See  E. M. Kellon, VMD, Iron Overload and Insulin Resistance, 2013 NO Laminitis! Proceedings, Equine Cushing's and Insulin Resistance Group Inc.

 





---In EquineCushings@..., <drkellon@...> wrote :


--In EquineCushings@..., <kerry.isherwood@...> wrote :

I don't think Farrier's Formula contains iron. 
= = = = = = = = =

It doesn't contain added iron but there will be iron present from the alfalfa, possibly from processing into a pellet as well.  I'm sure there is iron in California Trace also because of its ingredients (hulls and rice bran can be very high).

If it's going to be palatable, the supplement has to have a real food base so will always have iron, just not added iron.

What really matters too is the actual amount.  Something could be 500 ppm iron but 2 oz of it would only supply 28.4 mg of iron.  A pound of even very well rinsed beet pulp will have 90 to 100 mg and we all know how variable hay is.

If the horse is known to be IR or iron overloaded it is always good to know the iron in everything you feed and factor it in but in reality with something like a supplement by the time you balance tightly to the high iron in most hays the amount supplied by the supplement won't make much difference.

Eleanor in PA
www.drkellon.com
EC Co-owner
Feb 2001






Eleanor Kellon, VMD
 

trace minerals are far more important and with no iron added to the California Trace, you get sufficient copper and zinc to fight the iron that's in the rest of his daily intake, instead of increasing iron/deleting copper and zinc with Farrier's Formula all by itself. Its all about balance.

= = == = = = =  =  ==

I just want to comment briefly here because that statement could be misleading.  There is no way to know if CA Trace or any other supplement will give you enough copper and zinc without an analysis of the diet.  The diet cannot be balanced until you know what your starting point is.  The only "good" supplement choice is one that correctly balances your diet.  For example, almost every diet needs more zinc and copper but how much more depends on the level of iron and manganese.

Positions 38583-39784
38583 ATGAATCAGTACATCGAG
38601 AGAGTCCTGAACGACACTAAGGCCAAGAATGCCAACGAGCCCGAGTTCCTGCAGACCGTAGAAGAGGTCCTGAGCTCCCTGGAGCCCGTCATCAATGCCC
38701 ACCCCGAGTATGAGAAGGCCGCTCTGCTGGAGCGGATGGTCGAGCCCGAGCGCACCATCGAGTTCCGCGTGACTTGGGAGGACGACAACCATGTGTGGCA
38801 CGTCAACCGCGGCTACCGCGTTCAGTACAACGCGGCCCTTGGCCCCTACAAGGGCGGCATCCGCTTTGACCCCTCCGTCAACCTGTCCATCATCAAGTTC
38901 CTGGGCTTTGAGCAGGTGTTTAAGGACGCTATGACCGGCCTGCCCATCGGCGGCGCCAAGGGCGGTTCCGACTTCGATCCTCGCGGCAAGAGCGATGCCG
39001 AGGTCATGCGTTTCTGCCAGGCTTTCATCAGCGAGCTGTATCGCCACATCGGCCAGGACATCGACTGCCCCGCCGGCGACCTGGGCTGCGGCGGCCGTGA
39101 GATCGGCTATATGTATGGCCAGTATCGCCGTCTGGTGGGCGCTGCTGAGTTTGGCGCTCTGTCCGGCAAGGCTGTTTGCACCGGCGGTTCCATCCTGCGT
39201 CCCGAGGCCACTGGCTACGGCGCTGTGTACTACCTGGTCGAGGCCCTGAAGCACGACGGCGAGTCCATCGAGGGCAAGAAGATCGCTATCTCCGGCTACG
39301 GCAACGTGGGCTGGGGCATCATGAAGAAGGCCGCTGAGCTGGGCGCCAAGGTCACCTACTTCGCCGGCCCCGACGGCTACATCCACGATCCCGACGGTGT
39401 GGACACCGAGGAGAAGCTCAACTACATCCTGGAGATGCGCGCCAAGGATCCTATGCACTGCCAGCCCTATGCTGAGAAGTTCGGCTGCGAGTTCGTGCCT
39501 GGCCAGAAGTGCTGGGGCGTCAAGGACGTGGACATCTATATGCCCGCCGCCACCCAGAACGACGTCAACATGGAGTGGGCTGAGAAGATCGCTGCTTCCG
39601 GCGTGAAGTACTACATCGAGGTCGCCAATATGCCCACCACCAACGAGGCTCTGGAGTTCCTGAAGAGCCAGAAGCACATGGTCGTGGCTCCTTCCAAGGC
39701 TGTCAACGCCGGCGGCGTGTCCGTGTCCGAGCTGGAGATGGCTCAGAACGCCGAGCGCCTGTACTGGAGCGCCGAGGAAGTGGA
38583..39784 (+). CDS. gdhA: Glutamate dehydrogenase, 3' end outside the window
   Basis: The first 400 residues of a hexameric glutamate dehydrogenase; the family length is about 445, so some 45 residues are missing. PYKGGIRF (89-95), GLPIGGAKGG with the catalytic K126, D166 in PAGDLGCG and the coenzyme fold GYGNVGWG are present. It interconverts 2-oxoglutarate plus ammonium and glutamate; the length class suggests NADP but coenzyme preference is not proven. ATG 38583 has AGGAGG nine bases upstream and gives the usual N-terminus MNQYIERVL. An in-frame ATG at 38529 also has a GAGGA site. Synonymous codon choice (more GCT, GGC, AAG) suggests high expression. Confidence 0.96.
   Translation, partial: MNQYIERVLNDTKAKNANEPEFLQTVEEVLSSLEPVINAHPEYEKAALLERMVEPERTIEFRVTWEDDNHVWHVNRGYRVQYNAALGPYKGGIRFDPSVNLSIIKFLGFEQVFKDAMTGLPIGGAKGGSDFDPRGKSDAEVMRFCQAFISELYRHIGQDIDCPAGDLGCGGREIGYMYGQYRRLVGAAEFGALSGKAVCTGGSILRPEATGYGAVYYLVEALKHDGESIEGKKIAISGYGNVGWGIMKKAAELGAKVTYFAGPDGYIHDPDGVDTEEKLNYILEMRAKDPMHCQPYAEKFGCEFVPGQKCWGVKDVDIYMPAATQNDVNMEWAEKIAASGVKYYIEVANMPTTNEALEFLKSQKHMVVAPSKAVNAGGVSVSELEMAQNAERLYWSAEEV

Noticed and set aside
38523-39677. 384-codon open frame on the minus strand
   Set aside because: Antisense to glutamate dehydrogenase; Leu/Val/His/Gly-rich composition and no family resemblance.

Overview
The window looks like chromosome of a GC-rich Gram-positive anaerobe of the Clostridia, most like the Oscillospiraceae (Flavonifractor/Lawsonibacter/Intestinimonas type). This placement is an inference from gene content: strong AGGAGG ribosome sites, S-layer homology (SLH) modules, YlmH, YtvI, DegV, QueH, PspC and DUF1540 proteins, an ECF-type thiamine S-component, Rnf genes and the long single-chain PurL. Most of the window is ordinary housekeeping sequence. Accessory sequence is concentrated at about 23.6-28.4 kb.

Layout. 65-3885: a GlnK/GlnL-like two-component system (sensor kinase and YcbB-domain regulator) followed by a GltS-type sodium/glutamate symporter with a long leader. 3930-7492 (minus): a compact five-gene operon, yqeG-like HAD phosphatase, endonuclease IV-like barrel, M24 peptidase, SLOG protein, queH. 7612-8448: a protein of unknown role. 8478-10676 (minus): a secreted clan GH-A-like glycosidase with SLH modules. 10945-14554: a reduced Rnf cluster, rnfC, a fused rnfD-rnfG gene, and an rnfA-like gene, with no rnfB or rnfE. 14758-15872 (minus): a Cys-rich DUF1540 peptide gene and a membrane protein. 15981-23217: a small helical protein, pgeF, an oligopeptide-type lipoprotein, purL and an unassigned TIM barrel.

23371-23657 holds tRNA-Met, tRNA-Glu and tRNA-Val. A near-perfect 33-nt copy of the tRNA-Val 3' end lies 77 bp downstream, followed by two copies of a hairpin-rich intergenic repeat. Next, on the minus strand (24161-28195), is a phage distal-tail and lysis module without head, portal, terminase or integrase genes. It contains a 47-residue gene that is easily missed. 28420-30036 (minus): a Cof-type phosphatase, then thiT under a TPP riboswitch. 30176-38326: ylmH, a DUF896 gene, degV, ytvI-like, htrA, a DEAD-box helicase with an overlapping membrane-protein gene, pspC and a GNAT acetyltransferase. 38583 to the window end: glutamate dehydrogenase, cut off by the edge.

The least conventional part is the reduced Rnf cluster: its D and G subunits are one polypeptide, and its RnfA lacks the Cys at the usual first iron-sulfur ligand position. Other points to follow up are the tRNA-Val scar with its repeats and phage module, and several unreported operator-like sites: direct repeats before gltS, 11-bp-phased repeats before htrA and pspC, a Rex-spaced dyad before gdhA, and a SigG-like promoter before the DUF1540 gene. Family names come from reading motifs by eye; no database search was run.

Eleanor in PA
www.drkellon.com
EC Co-owner
Feb 2001


 


lj friedman
 

I forgot to reference this post.. It was just from someone,, no known expert. just a fellow horse owner. who posted on the horseforum.. lj friedman san diego  nov 2014


 

I am no expert and I have NOT taken the classes.  However when I put my 2 "special" horses on ground, stabilized flax and a "balancer" specific to the hay they eat,  hoof issues disappeared.  My special horses are a) now 16 year old PPSM mare, who crushed her left front hoof and b) Jazzi, my now 14 year old IR mare who had 5 bouts of laminitis.  I believe all the "hoof" supplements are a total waste of money.  Just balance the hay and omegas and  most if not all hoof trouble will go away.  Just my opinion and experience.
Nancy Reed and Jazzi
March 2013
san DIego County


gentpony
 

Back in 2008, a group member was told by the manufacturer of Farrier’s Formula,

Utilizing our dietary software program, the calculated iron level in Farrrier's Formula is 2,353 ppm. We do not currently include iron on our guaranteed analysis, and therefore have not included iron with the independent laboratory analysis that is performed periodically. Based on our calculated levels (which are accurate since pelleting, processing and storage do not alter minerals), at 2,353 ppm a 1,000 lb horse with hoof problems consuming the recommended one cup per day would have an intake of 400 mg per day of iron.    

See msg:

https://groups.yahoo.com/neo/groups/EquineCushings/conversations/messages/104930

 

Later that same year, a different member received further information from the company:

"Farrier's Formula contains iron in the form of iron oxide. The iron oxide is a component of the ingredient "hydrated sodium calcium alluminosilicate". This ingredient is a source of many important nutrients, including Iron, Silica, Magnesium, Manganese, Potassium, Calcium and Phosphorus."

 

This member was also told by the manufacturer that the iron was really not that absorbable because of relationships with other ingredients in the product.